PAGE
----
Native App Accessibility (iOS and Android)

Both iOS and Android provide APIs for making apps accessible to people with disabilities. In addition, both platforms provide bundled assistive technologies, like the screen readers VoiceOver (iOS) and TalkBack (Android) for the visually impaired. Similarly, in React Native we have included APIs designed to provide developers with support for making apps more accessible. Take note, iOS and Android differ slightly in their approaches, and thus the React Native implementations may vary by platform.

In addition to this documentation, you might find this blog post about React Native accessibility to be useful.

Making Apps Accessible

Accessibility properties

accessible (iOS, Android)

When true, indicates that the view is an accessibility element. When a view is an accessibility element, it groups its children into a single selectable component. By default, all touchable elements are accessible.

On Android, accessible={true} property for a react-native View will be translated into native focusable={true}.

<View accessible={true}>
  <Text>text one</Text>
  <Text>text two</Text>

In the above example, we can't get accessibility focus separately on 'text one' and 'text two'. Instead we get focus on a parent view with 'accessible' property.

accessibilityLabel (iOS, Android)

When a view is marked as accessible, it is a good practice to set an accessibilityLabel on the view, so that people who use VoiceOver know what element they have selected. VoiceOver will read this string when a user selects the associated element.

To use, set the accessibilityLabel property to a custom string on your View:

  accessibilityLabel={'Tap me!'}
  <View style={styles.button}>
    <Text style={styles.buttonText}>Press me!</Text>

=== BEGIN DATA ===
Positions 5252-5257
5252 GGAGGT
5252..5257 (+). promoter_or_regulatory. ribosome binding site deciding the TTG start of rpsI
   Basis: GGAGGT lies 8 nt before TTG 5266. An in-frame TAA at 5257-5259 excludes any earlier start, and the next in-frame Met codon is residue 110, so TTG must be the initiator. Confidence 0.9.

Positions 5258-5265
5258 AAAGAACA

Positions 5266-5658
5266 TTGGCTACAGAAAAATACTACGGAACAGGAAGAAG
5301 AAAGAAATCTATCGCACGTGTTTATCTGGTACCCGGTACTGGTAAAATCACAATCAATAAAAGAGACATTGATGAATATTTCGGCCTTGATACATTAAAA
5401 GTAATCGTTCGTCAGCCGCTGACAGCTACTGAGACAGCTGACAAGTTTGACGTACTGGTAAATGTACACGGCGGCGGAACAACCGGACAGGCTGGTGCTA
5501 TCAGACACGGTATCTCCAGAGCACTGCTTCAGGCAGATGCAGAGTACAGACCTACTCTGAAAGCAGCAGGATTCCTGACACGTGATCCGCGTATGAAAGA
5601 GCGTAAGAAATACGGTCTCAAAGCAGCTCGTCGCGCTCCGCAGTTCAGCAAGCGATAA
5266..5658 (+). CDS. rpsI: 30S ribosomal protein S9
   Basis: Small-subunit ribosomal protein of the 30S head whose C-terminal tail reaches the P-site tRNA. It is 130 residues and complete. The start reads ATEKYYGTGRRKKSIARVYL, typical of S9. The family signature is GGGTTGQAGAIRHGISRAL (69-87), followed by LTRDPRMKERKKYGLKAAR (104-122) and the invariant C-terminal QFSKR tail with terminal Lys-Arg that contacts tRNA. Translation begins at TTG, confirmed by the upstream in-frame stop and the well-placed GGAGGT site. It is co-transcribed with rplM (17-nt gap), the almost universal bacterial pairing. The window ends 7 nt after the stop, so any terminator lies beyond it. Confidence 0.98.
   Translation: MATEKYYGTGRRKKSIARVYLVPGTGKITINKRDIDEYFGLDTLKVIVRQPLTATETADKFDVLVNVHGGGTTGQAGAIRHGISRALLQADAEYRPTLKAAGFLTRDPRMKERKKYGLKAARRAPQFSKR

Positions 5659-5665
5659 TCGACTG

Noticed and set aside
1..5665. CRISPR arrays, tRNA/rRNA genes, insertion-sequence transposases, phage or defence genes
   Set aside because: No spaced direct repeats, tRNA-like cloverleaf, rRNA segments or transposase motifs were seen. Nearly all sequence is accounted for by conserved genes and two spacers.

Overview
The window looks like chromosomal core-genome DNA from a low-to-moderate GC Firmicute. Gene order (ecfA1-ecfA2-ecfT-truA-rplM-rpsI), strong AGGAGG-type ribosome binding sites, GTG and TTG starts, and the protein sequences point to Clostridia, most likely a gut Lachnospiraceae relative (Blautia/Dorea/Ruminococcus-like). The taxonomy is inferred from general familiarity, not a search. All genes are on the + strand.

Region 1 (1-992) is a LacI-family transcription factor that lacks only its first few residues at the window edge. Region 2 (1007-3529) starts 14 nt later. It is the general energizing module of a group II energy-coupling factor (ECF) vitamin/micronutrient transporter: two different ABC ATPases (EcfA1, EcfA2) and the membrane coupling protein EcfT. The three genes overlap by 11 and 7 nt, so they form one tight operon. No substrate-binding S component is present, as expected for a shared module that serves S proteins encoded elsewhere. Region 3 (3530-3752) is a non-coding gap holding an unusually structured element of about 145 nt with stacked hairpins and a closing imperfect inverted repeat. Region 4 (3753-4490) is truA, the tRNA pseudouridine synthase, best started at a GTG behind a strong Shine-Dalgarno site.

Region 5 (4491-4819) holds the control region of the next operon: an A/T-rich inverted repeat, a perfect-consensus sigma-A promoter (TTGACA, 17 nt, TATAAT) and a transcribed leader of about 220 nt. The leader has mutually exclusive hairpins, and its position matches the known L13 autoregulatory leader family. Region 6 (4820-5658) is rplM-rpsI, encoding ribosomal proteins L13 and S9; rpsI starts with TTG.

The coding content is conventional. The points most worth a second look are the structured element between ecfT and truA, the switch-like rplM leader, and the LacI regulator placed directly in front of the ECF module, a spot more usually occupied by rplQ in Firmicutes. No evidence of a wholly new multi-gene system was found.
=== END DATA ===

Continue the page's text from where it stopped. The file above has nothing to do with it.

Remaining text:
In the above example, the accessibilityLabel on the TouchableOpacity element would default to "Press me!". The label is constructed by concatenating all Text node children separated by spaces.

accessibilityTraits (iOS)

Accessibility traits tell a person using VoiceOver what kind of element they have selected. Is this element a label? A button? A header? These questions are answered by accessibilityTraits.

To use, set the accessibilityTraits property to one of (or an array of) accessibility trait strings:

  • none Used when the element has no traits.
  • button Used when the element should be treated as a button.
  • link Used when the element should be treated as a link.
  • header Used when an element acts as a header for a content section (e.g. the title of a navigation bar).
  • search Used when the text field element should also be treated as a search field.
  • image Used when the element should be treated as an image. Can be combined with button or link, for example.
  • selected Used when the element is selected. For example, a selected row in a table or a selected button within a segmented control.
  • plays Used when the element plays its own sound when activated.
  • key Used when the element acts as a keyboard key.
  • text Used when the element should be treated as static text that cannot change.
  • summary Used when an element can be used to provide a quick summary of current conditions in the app when the app first launches. For example, when Weather first launches, the element with today's weather conditions is marked with this trait.